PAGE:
I'm sure by
now you've seen or heard about parallel LCD's:
a cheaper alternative to serial LCD's with various
advantages and disadvantages over their serial
brothers. I discussed these briefly in this
review. Along the same lines it is possible
to buy a bare bones VFD unit and wire it up
to your parallel port... and I'm going to show
you how. If you're not very good with a soldering
iron, want a simple life or want to use features
like keypads and GPO's then Matrix
Orbital sell serial VFD's here
(the VFD in this article costs around £45 to
set up; a Matrix
Orbital display of similar size costs around
-A bare VFD
unit capable of LCD emulation. Some different
codes and prices:
*the one I used
-A 25 pin
parallel plug (1354966).
-Some ribbon cable (148317
-Some black tape.
-A male Molex connector.
iron (preferable with a thin tip).
-Some pliers or wire strippers.
As you can
see the VFD I used is LCD compatible - meaning
it is controlled in almost the same way and,
as you'll see, is wired almost identically to
a parallel LCD (a quote from Farnell - '(these)
VF displays are designed to be electrically
and mechanically inter-changeable with LCD modules').
If you're interested in how
a VFD works have a look here.
get for your money:
A closer look at the unit:
Made by Noritake
this is a very good quality display - as in
most parallel units the character set is inbuilt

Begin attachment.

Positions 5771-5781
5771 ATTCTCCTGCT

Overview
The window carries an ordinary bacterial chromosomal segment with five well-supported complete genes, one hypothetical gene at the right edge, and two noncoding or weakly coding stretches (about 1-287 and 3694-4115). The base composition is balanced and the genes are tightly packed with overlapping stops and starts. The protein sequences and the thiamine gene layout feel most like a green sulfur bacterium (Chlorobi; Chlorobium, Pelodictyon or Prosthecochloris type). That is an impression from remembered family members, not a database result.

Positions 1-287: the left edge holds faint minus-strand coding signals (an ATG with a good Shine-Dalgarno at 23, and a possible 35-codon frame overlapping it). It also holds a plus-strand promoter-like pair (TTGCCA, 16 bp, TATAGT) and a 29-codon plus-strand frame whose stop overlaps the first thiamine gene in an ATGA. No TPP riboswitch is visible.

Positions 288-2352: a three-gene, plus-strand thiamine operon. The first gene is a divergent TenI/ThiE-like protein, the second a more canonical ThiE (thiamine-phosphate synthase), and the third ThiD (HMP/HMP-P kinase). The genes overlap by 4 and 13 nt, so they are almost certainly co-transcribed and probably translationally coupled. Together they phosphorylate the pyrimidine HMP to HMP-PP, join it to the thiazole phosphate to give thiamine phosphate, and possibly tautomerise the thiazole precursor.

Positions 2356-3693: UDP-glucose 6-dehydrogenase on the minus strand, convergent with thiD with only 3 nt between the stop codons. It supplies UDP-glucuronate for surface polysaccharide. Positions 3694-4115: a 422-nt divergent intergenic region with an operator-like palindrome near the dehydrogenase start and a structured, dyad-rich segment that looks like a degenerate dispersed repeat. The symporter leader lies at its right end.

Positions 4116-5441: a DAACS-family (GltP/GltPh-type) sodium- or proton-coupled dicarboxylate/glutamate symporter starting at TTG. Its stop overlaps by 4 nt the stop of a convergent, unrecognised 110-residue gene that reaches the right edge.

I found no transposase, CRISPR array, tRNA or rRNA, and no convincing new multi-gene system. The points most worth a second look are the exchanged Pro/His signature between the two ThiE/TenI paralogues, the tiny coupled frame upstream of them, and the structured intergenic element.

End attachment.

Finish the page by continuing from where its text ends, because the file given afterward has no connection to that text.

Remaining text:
and this VFD has an especially large one with
many strange and funky characters in it (degree
symbols etc.). This VFD's datasheet is available
(though the character set shown on this datasheet
unit up involves connecting 10 of the pins from
the VFD unit (shown on the right-hand side of
the picture taken of the back of the VFD above)
to 10 pins on the parallel plug and 2 pins to
the 5V and earth lines on a Molex connector
(from your computer's power supply). A close-up
of the pin outs on the VFD,
Connect these up as follow,
out on VFD
*Pin 3 does
actually have a function but we don't need it
**Pin 5 is earthed
as we will only be writing to the VFD.
Those of you
with a good knowledge of parallel LCD's will
have spotted the only main difference between
these pin connections and those for an un-backlit
parallel LCD: pin 3. On LCD's pin 3 is
normally used to adjust the LCD's contrast;
on this VFD pin 3 has a special (and quite boring)
function. I ignored it!
Some pictures of the finished
the unit into a free parallel port and the power
connector into a spare Molex connector on your
PSU you should have a VFD that functions just
like a parallel LCD. I was quite worried when
I first plugged mine in and powered it up. Unlike
an LCD I got no test signal; this appears to
be normal for a VFD.
I use Windows XP so the available
parallel LCD software is a little limited, but
Center2.0 and LCDSmartie
(now capable of displaying game stats!) work
well. Some pics of her running...
I'm very impressed
indeed by VFD's - they are much easier to read
than LCD's and in my opinion look better (even
the bare unit has a more techie feel to it,
difficult to describe). At £40 this unit from
Farnell is difficult to resist! Fancy a different
Orbital have recently started selling coloured
VFD filters to fit 2x20 and 4x20 VFD's; they
will fit the similar sized Farnell VFD's too
(!) - have a look here
(I'm also told Matrix
Orbital's mounting kits will fit these VFD's
as well as their own).